Ryukoku University, Japan
Liquid Crystal, Polarization, Optical Rotation, Scattering, Refractive Index.
Photonic and Optoelectronic Materials and Devices
Photonics, Optics and Laser Technology
Cholesteric liquid crystal usually exhibits an optical rotation owing to its chirality. In the infrared region, however, the optical rotation power disappears, since the light wavelength is too long to recognize the refractive-index change of the nanometer-sized chiral structure. Consequently, the cholesteric liquid crystal exhibits a polarization-independent refractive index in the long-wavelength infrared range. The effective refractive index takes a value between the ordinary and extraordinary indices regardless of the polarization direction. The refractive index decreases to the ordinary index, when a phase transition takes place by application of an electric voltage (the electro-optical effect). This polarizer-free device operation, however, used to be limited to the wavelength range beyond 4 μm, since the optical rotation remained in the short wavelength range. In addition, a heavy scattering occurred during the phase transition process. In this study, experiments were conducted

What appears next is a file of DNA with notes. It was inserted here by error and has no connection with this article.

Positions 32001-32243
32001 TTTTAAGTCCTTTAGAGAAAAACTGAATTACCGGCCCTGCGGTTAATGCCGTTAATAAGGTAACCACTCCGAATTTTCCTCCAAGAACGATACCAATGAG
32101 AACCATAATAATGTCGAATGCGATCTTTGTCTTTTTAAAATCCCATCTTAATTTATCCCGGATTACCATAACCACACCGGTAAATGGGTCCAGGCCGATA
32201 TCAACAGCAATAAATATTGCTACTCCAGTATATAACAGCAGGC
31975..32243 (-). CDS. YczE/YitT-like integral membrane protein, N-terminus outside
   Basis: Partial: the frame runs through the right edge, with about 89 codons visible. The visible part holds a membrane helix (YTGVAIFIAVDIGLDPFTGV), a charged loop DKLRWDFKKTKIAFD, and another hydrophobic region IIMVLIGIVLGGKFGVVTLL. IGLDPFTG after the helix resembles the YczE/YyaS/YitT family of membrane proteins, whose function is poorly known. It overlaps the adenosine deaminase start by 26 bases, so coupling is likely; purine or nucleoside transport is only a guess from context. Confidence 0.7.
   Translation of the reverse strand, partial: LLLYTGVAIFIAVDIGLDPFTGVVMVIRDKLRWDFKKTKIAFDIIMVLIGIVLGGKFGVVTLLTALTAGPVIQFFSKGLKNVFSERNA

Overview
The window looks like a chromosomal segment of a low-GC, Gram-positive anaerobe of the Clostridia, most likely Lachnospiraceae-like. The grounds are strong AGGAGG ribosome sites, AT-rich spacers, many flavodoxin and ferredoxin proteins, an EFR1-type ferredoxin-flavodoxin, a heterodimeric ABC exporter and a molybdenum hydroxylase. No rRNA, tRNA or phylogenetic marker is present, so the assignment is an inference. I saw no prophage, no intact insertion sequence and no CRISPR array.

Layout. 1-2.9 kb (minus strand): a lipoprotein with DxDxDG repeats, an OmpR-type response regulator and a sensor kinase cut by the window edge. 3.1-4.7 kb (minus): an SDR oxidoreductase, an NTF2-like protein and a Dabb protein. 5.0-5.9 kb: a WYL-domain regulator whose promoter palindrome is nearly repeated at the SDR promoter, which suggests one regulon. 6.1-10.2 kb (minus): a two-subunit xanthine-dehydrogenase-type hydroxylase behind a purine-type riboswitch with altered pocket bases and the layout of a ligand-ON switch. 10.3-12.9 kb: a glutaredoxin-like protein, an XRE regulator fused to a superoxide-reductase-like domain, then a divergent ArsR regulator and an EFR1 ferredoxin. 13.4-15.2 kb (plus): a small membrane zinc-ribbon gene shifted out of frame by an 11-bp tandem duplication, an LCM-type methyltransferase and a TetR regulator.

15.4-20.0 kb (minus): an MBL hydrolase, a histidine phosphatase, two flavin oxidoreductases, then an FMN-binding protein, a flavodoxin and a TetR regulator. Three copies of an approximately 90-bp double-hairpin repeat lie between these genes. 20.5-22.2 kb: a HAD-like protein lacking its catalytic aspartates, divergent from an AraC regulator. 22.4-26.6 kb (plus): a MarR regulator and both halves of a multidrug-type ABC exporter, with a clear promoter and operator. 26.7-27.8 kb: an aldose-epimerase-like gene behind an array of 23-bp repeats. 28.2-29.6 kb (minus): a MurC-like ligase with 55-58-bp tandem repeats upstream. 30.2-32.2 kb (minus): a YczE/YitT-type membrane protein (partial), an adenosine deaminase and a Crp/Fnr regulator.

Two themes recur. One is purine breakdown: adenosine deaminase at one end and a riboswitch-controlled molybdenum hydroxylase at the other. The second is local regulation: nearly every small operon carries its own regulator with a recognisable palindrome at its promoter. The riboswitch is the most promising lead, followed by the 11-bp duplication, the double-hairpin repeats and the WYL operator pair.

to examine how the chiral pitch and the thickness of the liquid crystal layer affected these optical characteristics. When a liquid crystal with a chiral pitch of 5 μm was enclosed in a cell with a 3 μm gap, both the rotation power and scattering loss were reduced successfully in a wide spectral range extending to 2 μm wavelength.